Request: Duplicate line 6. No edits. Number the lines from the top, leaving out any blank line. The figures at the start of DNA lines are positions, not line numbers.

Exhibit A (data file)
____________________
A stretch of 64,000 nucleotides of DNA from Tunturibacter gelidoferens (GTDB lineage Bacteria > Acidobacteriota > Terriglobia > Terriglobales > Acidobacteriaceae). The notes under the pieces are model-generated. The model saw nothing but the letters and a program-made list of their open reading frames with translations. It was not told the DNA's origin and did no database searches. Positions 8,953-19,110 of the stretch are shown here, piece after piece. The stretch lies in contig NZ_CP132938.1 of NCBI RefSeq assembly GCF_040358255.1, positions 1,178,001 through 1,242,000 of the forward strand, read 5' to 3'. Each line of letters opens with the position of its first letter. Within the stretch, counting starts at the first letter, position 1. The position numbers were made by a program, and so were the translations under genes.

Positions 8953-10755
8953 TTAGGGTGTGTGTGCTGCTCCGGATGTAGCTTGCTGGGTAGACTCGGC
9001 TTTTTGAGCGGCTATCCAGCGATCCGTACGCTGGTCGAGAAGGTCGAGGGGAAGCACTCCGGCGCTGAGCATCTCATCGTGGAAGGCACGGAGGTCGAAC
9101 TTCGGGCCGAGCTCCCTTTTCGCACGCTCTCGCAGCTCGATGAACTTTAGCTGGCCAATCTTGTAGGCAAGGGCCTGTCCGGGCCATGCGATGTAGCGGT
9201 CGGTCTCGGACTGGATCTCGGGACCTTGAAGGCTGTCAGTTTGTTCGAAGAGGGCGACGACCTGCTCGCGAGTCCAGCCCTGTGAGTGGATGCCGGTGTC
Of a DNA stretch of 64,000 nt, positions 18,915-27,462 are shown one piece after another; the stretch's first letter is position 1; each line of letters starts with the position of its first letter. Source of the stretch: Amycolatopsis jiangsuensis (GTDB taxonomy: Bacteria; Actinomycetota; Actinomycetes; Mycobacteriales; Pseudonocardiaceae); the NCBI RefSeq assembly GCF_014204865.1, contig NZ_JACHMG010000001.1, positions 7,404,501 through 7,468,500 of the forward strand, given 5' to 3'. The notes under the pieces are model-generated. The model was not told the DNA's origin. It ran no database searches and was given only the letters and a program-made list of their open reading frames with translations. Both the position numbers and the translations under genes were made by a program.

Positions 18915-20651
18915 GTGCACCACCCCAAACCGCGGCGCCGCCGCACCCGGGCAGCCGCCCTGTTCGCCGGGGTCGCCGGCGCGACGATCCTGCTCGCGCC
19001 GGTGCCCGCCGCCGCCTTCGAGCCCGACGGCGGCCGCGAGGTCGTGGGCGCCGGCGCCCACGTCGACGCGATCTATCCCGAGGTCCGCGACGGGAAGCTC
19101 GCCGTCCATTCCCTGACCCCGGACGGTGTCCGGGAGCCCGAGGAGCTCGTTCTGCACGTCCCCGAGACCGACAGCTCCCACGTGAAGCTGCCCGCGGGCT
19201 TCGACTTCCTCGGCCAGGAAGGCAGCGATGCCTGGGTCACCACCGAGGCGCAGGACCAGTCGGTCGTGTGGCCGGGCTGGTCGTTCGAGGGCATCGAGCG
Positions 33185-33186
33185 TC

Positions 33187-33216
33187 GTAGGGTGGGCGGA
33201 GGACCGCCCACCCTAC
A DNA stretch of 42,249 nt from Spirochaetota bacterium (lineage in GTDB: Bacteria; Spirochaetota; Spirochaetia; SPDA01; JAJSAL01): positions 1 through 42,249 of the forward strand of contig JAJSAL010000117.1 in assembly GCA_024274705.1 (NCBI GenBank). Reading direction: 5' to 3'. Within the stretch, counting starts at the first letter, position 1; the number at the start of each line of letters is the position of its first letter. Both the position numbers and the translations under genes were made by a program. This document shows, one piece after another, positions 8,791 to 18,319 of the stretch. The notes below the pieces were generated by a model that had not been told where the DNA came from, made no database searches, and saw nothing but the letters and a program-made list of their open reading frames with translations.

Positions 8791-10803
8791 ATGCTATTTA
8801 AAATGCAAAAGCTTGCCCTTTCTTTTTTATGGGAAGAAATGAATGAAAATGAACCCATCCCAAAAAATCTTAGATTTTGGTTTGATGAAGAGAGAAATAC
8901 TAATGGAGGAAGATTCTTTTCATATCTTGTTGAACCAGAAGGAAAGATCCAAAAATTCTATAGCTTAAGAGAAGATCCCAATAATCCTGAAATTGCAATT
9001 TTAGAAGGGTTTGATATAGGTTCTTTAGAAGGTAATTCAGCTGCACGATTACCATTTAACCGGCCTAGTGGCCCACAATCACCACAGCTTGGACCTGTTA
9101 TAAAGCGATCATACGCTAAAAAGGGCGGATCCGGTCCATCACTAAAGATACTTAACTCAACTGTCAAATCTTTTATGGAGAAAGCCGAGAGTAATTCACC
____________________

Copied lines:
9201 CGGTCTCGGACTGGATCTCGGGACCTTGAAGGCTGTCAGTTTGTTCGAAGAGGGCGACGACCTGCTCGCGAGTCCAGCCCTGTGAGTGGATGCCGGTGTC